Kaltenburg Castle was built during the High Middle Ages and though ruined, most of the walls are intact. The name of the castle appears to come from the name of the castle founder Heinrich von Kalden also known as Bappenheim or Pappenheim, who was the Marshal of the Empire under Emperor Frederick II. The castle was built some time between 1150 and 1180.
Under the Hohenstaufen kings the rulers of Kaltenburg swore fealty only to the Emperor, an unusual privilege for a German noble. In 1240 Dietmar is mentioned in connection with the castle. While in 1265 Otto von Kaltenburg is mentioned as the ruler. By 1332 the castle is owned by Graf or Count von Helfenstein. The count's landvogt or administrator was Heinz Vetzer who lived in the tower.
In 1357 the castle was held by the von Riedheim family. They had received the castle either as a loan from the Duchy of Bavaria or they were serving as a landvogt or administrator for the Imperial City of Ulm. During the 15th century several nobles occupied the castle including the von Grafeneck and Stadion families.
The castle was besieged and severely damaged in 1435 by troops from Nürnberg. A second destruction occurred in 1632–34 during the Thirty Years' War. It was rebuilt in 1677 by the von Riedheim family. However, in 1764 the south west wall collapsed. The towers were dismantled and transported to Reuendorf to build a storage building.
After portions of the castle collapsed the castle church was destroyed in 1804. Two years later portions of the inner castle were dismantled, with more portions collapsing in 1806. When the castle was taken over by the Graf von Maldeghem in 1820, five families lived in the castle. After 1837 30 inhabitants were mentioned to still live in the castle. After 1897 it appears that only the gatehouse was still intact and occupied.
The first attempts to conserve the ruins happened in 1938 and 1940. This process continued in 1980 and 1983. During this period, the two square towers were cleaned and rebuilt.
The construction of the castle occurred in four, still visible, stages. The castle from the 12th century was really only a Tower house located on a rocky outcrop. In the 13th and 14th century the site was expanded to its current size. From 1450 until 1560 it was expanded once again. Finally, after the destruction of the Thirty Years' War, it was rebuilt in 1677 and the two remaining square towers were added.
The irregular pentagon shape of the curtain wall was protected by the two remaining square towers and three or possibly four round towers. On the flatter hill side, the walls were protected by angular 5 m deep and 10 to 16 m wide moat. The gatehouse was located in the south near a steep cliff.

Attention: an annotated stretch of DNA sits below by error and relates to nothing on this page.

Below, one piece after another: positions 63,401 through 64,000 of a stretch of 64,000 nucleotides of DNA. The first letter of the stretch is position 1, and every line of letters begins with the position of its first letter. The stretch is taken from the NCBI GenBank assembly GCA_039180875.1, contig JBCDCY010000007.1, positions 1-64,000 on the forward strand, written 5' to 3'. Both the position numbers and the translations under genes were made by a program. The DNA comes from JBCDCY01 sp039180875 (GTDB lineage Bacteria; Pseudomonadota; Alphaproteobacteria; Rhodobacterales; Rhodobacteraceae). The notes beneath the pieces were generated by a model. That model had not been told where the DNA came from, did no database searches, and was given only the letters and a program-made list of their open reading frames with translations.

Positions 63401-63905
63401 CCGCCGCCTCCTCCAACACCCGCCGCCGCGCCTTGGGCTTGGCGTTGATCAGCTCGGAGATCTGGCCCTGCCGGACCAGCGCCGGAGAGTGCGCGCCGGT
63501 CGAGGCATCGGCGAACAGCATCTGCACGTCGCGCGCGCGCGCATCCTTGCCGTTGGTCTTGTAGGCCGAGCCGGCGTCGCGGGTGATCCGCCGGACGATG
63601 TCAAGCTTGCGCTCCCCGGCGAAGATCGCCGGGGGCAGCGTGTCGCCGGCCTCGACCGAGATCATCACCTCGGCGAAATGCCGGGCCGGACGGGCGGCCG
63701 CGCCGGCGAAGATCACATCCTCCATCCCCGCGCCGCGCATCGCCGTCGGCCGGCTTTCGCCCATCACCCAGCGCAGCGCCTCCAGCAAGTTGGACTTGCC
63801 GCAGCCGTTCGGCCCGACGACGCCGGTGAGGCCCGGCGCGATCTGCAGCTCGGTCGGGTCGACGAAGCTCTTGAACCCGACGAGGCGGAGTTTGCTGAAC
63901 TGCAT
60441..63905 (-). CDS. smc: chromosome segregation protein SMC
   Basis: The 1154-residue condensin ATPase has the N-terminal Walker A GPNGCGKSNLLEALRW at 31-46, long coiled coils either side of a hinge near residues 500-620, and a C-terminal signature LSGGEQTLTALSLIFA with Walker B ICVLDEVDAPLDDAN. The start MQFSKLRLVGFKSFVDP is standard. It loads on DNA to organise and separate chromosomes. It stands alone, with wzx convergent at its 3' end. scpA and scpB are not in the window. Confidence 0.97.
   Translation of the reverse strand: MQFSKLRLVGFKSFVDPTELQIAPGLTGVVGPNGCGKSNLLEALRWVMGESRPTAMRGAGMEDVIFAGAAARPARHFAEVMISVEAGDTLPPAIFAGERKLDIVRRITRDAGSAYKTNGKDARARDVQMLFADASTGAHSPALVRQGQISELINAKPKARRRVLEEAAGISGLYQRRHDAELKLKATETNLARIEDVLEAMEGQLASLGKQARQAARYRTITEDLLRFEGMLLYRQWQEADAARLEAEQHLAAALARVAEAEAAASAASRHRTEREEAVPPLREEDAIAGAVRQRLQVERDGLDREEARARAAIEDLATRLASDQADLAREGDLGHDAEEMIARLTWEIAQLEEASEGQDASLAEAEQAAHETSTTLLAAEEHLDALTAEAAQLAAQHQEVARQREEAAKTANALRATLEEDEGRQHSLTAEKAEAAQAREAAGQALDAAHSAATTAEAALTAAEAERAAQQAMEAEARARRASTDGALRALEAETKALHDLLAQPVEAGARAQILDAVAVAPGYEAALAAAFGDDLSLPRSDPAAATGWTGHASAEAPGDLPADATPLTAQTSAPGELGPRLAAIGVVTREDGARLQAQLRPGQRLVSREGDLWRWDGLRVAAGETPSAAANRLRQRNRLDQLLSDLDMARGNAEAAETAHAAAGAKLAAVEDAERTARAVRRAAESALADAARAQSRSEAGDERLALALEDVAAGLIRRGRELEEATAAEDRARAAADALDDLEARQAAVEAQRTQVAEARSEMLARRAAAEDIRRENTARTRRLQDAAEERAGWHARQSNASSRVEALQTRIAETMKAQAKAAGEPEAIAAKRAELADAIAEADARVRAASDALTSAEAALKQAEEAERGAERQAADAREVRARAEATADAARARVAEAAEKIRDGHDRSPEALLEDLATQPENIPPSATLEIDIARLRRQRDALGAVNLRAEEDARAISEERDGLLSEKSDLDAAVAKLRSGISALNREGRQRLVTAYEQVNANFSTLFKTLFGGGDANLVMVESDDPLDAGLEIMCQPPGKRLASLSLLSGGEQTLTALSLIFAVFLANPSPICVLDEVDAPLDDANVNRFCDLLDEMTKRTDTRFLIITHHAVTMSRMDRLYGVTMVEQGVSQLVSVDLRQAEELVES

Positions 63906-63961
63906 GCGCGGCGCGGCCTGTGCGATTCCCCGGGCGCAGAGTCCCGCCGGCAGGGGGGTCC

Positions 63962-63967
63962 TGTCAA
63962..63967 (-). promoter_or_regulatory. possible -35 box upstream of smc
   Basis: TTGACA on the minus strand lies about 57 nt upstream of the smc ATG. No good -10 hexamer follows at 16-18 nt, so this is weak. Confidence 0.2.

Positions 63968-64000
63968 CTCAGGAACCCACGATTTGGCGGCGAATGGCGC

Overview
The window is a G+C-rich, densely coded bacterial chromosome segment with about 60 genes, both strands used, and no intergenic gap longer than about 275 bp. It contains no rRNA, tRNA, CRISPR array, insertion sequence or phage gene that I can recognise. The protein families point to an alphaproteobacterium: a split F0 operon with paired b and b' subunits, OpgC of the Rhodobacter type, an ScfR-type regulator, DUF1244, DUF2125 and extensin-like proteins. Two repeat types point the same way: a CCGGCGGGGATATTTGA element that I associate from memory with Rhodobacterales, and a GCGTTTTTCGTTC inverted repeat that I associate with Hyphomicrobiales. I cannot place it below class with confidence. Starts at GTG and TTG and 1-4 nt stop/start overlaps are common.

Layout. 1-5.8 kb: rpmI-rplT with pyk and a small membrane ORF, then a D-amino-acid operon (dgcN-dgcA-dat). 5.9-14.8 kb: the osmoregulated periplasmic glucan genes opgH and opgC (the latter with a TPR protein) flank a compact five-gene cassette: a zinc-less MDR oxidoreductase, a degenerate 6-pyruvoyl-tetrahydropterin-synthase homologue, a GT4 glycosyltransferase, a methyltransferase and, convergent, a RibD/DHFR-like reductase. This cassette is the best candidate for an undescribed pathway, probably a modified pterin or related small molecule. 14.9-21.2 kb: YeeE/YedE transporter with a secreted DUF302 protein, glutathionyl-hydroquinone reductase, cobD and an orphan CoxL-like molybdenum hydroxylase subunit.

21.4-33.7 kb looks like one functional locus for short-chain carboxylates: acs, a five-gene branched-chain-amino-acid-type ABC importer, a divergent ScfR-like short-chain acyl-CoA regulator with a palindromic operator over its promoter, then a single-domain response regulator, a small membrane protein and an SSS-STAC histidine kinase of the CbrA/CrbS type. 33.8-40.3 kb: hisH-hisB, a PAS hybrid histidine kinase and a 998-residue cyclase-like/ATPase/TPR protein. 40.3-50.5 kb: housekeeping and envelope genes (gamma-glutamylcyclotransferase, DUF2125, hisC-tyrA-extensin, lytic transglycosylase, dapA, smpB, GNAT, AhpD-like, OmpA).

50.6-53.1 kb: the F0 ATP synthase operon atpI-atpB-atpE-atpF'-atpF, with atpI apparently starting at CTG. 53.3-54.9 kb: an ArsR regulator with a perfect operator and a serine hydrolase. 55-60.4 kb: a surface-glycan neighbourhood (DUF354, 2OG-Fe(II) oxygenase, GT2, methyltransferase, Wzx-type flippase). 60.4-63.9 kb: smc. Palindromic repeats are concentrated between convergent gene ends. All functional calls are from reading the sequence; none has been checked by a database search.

In the north west, under the ruins of the outer wall, a part of the older moat is still visible. On the plateau a 4 m high and about 16 m long piece of the curtain wall remains. The buildings of the first and second construction phases are almost all gone, only a few stones indicate where the 13 m high tower once was. The 3.4 m thick curtain wall was once part of the east wall of the square tower house of the first castle. The keep of the second castle was likely located to the west on a deeper section of bedrock.
The curtain wall of the 13th/14th-century castle is nearly all gone, except for the south wall with a gate house. On the southwest corner the wall of the tower house is still visible. The construction is 10 m long and still 7 to 8 m high and about 2.2 m thick. The outer walls with the foundations of the round towers on the hill side, have been extensively restored and repaired. They reflect the condition of the castle in the 16th century. On the valley side, the two tall square towers date from the 1677 reconstruction. The towers, crowned with pyramidal roofs, are visible across the valley.References:
Roman Walls of Lugo are an exceptional architectural, archaeological and constructive legacy of Roman engineering, dating from the 3rd and 4th centuries AD. The Walls are built of internal and external stone facings of slate with some granite, with a core filling of a conglomerate of slate slabs and worked stone pieces from Roman buildings, interlocked with lime mortar.
Their total length of 2117 m in the shape of an oblong rectangle occupies an area of 1.68 ha. Their height varies between 8 and 10 m, with a width of 4.2 m, reaching 7 m in some specific points. The walls still contain 85 external towers, 10 gates (five of which are original and five that were opened in modern times), four staircases and two ramps providing access to the walkway along the top of the walls, one of which is internal and the other external. Each tower contained access stairs leading from the intervallum to the wall walk of town wall, of which a total of 21 have been discovered to date.
The defences of Lugo are the most complete and best preserved example of Roman military architecture in the Western Roman Empire.
Despite the renovation work carried out, the walls conserve their original layout and the construction features associated with their defensive purpose, with walls, battlements, towers, fortifications, both modern and original gates and stairways, and a moat.
Since they were built, the walls have defined the layout and growth of the city, which was declared a Historical-Artistic Ensemble in 1973, forming a part of it and becoming an emblematic structure that can be freely accessed to walk along. The local inhabitants and visitors alike have used them as an area for enjoyment and as a part of urban life for centuries.
The fortifications were added to UNESCO"s World Heritage List in late 2000 and are a popular tourist attraction.